Thursday, October 26, 2017

The Grown Up's Guide to Teenage Humans

Parents!! Do you remember when you were pregnant and you obsessively read the What to Expect When You're Expecting book? Then you read the What to Expect: First Year, and then they had a toddler book but by then you were so tired you didn't have time to read.

As bad as it was, everyone teased you with, "Just wait until they are teenagers!" and it seemed super far away and surely by then you'll know what you're doing and it won't be so bad.

Spoiler: It's now and you still have no idea what you're doing. This book is your new manual. Trust me.

A practical guide to understanding teens from bestselling author and global youth advocate Josh Shipp.
In 2015, Harvard researchers found that every child who does well in the face of adversity has had at least one stable and committed relationship with a supportive adult. But Josh Shipp didn’t need Harvard to know that. Once an at-risk foster kid, he was headed straight for trouble until he met the man who changed his life: Rodney, the foster parent who refused to quit on Shipp and got him to believe in himself.
Now, in The Grown-Up’s Guide to Teenage Humans, Shipp shows all of us how to be that caring adult in a teenager’s life. Stressing the need for compassion, trust, and encouragement, he breaks down the phases of a teenage human from sixth to twelfth grade, examining the changes, goals, and mentality of teenagers at each stage.
Shipp offers revelatory stories that take us inside the teen brain, and shares wisdom from top professionals and the most expert grown-ups. He also includes practice scripts that address tough issues, including:
FORGIVENESS: What do I do when a teen has been really hurt by someone and it’s not their fault? COMMUNICATION: How do I get a teen to talk to me? They just grunt. TRUST: My teen blew it. My trust is gone. Where do we go from here? BULLYING: Help! A teen (or their friend) is being harassed. DIFFICULT AND AWKWARD CONVERSATIONS: Drugs. Death. Sex. Oh my.
Written in Shipp’s playfully authoritative, no-nonsense voice, The Grown-Up’s Guide to Teenage Humans tells his story and unpacks practical strategies that can make a difference. Ultimately, it's not about shortcuts or magic words—as Shipp reminds us, it’s about investing in kids and giving them the love, time, and support they need to thrive.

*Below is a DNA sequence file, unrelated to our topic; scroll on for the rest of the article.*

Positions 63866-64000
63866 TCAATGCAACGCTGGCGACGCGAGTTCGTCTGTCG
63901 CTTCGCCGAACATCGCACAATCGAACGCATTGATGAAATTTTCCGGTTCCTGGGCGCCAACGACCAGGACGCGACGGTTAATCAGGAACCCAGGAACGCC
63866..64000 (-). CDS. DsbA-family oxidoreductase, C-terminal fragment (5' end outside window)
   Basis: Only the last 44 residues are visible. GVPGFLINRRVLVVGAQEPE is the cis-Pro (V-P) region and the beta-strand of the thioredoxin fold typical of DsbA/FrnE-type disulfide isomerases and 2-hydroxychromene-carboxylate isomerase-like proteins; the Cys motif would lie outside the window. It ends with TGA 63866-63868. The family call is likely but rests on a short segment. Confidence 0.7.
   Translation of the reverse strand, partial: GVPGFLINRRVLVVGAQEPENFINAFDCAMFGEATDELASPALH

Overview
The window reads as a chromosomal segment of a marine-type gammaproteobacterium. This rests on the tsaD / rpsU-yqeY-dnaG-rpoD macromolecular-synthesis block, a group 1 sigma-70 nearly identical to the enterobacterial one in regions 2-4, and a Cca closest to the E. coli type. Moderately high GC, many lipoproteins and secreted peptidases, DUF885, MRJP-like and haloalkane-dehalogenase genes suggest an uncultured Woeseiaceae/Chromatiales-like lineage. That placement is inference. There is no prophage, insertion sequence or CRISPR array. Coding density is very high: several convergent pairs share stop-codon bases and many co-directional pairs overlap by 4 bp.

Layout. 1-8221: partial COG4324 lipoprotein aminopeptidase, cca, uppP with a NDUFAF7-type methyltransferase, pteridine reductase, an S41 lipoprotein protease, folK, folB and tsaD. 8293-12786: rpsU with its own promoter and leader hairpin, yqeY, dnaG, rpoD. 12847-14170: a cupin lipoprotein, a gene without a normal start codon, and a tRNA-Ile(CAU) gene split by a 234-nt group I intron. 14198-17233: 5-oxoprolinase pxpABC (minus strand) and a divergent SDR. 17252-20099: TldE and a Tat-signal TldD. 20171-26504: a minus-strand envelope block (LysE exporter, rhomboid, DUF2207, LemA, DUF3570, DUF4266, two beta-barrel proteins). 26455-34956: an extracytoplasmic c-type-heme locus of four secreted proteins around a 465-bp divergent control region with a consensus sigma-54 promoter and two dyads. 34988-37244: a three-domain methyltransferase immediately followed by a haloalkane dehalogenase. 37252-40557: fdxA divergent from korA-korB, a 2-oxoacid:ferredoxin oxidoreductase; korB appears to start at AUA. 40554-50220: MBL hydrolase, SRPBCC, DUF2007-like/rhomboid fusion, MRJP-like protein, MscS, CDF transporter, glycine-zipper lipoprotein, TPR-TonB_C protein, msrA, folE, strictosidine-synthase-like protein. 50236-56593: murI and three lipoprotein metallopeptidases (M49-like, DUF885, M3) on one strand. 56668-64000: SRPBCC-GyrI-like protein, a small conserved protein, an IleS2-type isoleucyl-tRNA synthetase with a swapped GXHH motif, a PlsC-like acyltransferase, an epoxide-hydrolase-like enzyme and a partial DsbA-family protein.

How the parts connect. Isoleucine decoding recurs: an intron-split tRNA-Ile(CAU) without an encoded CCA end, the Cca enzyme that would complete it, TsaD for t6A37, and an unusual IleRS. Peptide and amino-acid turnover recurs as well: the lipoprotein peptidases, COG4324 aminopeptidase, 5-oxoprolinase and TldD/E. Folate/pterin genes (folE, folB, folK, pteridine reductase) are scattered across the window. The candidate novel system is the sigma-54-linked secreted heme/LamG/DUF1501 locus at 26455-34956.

And that means every kid is one caring adult away from being a success story.
Nobody wants to read a bland how-to manual and Josh Shipp delivers with this book- it's funny in all the right places. It gives you practical information, relevant problems you will face with your children, stunningly accurate descriptions of all the times you consider strangling your children, and excellent pep talks as you're standing on the ledge wondering why you even wanted kids in the first place. 

Clearly my favorite part of this book is actually part 3: Troubleshooting Common Teenage Challenges. It covers topics like eating disorders, using drugs, sex and sexting, cutting, stress, how to talk to them about sex, or death, and most importantly - WHAT TO DO ABOUT ANY OF THIS. He gives you actual steps on how to handle the situation, what to expect from them, what they need to get from you, and reassures you that even though those brats are snapping fingers and rolling eyes at you- they ARE listening, and they ARE grateful you are giving them rules and boundaries. 

Also important? The Teen Cell Phone Contract. Josh even provides the web address of where you can find the teen cell phone contract and customize it to your child(ren). You better believe I've done this with Olivia. He gives you 42 ways to connect with your teenager, as well, and a few of those I'm going to adopt as regular things I do with each kid. 

Even better? Josh doesn't leave you hanging- he gives you options to connect with him and learn even more. The best part about this book is not just how it can help you and your child but it also mentions how your relationship could be influential for their friends. How can you be a helpful and loving adult in their lives, too. Some kids don't have that positive force and they seek it out because at the core, teenagers need to be guided. They say they don't and they know exactly what they want, but on the inside they are desperate to be guided down the right path. 

I'm going to give this book 5 stars. Seriously. I'm not normally a big fan of non-fiction but I really enjoyed this book because it felt like this was my own therapist telling me what to do, a friend who has already been there telling me what NOT to do, and we're at an age where our kids face challenges we never had so we don't know how to navigate that ourselves. This book covers it all. 

1 comment:

Heather J @ TLC Book Tours said...

My son is almost 16 ... I need this book in my life.

Thanks for being a part of the tour!